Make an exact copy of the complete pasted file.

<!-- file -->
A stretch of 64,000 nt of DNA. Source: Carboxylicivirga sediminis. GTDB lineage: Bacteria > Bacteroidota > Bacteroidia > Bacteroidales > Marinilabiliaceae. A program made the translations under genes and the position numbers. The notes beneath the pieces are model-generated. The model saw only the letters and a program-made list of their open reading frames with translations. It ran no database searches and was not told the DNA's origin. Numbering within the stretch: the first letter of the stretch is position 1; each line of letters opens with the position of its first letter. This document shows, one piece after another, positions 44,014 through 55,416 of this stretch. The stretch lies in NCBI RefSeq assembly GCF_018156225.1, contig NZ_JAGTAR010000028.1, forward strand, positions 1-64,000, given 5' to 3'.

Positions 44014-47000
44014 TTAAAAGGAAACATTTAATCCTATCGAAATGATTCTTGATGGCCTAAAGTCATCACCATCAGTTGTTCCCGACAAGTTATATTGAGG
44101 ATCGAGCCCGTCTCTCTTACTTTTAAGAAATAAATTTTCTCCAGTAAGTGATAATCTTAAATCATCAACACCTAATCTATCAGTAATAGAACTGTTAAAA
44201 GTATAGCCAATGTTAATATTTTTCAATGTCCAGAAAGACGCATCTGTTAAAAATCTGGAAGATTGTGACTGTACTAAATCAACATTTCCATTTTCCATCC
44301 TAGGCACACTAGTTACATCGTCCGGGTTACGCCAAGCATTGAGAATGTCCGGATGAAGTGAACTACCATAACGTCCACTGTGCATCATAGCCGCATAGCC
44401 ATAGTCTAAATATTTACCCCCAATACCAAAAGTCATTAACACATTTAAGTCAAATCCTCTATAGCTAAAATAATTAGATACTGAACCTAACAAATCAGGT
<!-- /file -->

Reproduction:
A stretch of 64,000 nt of DNA. Source: Carboxylicivirga sediminis. GTDB lineage: Bacteria > Bacteroidota > Bacteroidia > Bacteroidales > Marinilabiliaceae. A program made the translations under genes and the position numbers. The notes beneath the pieces are model-generated. The model saw only the letters and a program-made list of their open reading frames with translations. It ran no database searches and was not told the DNA's origin. Numbering within the stretch: the first letter of the stretch is position 1; each line of letters opens with the position of its first letter. This document shows, one piece after another, positions 44,014 through 55,416 of this stretch. The stretch lies in NCBI RefSeq assembly GCF_018156225.1, contig NZ_JAGTAR010000028.1, forward strand, positions 1-64,000, given 5' to 3'.

Positions 44014-47000
44014 TTAAAAGGAAACATTTAATCCTATCGAAATGATTCTTGATGGCCTAAAGTCATCACCATCAGTTGTTCCCGACAAGTTATATTGAGG
44101 ATCGAGCCCGTCTCTCTTACTTTTAAGAAATAAATTTTCTCCAGTAAGTGATAATCTTAAATCATCAACACCTAATCTATCAGTAATAGAACTGTTAAAA
44201 GTATAGCCAATGTTAATATTTTTCAATGTCCAGAAAGACGCATCTGTTAAAAATCTGGAAGATTGTGACTGTACTAAATCAACATTTCCATTTTCCATCC
44301 TAGGCACACTAGTTACATCGTCCGGGTTACGCCAAGCATTGAGAATGTCCGGATGAAGTGAACTACCATAACGTCCACTGTGCATCATAGCCGCATAGCC
44401 ATAGTCTAAATATTTACCCCCAATACCAAAAGTCATTAACACATTTAAGTCAAATCCTCTATAGCTAAAATAATTAGATACTGAACCTAACAAATCAGGT